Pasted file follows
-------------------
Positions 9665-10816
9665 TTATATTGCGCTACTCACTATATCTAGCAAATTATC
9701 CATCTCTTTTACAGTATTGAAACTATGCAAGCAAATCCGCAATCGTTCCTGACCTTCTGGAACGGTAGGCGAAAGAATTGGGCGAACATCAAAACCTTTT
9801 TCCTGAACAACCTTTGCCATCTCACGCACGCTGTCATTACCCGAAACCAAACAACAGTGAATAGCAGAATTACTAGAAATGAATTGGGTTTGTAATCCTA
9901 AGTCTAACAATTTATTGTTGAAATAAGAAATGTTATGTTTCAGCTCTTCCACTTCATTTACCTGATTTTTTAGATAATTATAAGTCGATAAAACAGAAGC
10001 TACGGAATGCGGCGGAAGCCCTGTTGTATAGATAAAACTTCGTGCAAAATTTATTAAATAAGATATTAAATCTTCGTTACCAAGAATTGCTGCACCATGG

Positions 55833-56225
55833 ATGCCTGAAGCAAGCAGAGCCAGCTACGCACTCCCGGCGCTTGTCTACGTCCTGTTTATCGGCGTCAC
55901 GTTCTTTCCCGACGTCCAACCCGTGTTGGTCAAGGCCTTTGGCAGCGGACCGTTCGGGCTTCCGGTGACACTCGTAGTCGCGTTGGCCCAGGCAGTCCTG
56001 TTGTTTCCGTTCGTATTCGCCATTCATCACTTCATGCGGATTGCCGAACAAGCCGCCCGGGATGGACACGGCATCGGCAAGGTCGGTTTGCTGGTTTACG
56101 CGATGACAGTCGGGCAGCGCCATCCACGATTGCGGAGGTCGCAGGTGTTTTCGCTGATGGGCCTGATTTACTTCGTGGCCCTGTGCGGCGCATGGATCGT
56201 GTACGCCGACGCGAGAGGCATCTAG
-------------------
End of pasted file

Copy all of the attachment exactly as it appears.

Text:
Positions 9665-10816
9665 TTATATTGCGCTACTCACTATATCTAGCAAATTATC
9701 CATCTCTTTTACAGTATTGAAACTATGCAAGCAAATCCGCAATCGTTCCTGACCTTCTGGAACGGTAGGCGAAAGAATTGGGCGAACATCAAAACCTTTT
9801 TCCTGAACAACCTTTGCCATCTCACGCACGCTGTCATTACCCGAAACCAAACAACAGTGAATAGCAGAATTACTAGAAATGAATTGGGTTTGTAATCCTA
9901 AGTCTAACAATTTATTGTTGAAATAAGAAATGTTATGTTTCAGCTCTTCCACTTCATTTACCTGATTTTTTAGATAATTATAAGTCGATAAAACAGAAGC
10001 TACGGAATGCGGCGGAAGCCCTGTTGTATAGATAAAACTTCGTGCAAAATTTATTAAATAAGATATTAAATCTTCGTTACCAAGAATTGCTGCACCATGG

Positions 55833-56225
55833 ATGCCTGAAGCAAGCAGAGCCAGCTACGCACTCCCGGCGCTTGTCTACGTCCTGTTTATCGGCGTCAC
55901 GTTCTTTCCCGACGTCCAACCCGTGTTGGTCAAGGCCTTTGGCAGCGGACCGTTCGGGCTTCCGGTGACACTCGTAGTCGCGTTGGCCCAGGCAGTCCTG
56001 TTGTTTCCGTTCGTATTCGCCATTCATCACTTCATGCGGATTGCCGAACAAGCCGCCCGGGATGGACACGGCATCGGCAAGGTCGGTTTGCTGGTTTACG
56101 CGATGACAGTCGGGCAGCGCCATCCACGATTGCGGAGGTCGCAGGTGTTTTCGCTGATGGGCCTGATTTACTTCGTGGCCCTGTGCGGCGCATGGATCGT
56201 GTACGCCGACGCGAGAGGCATCTAG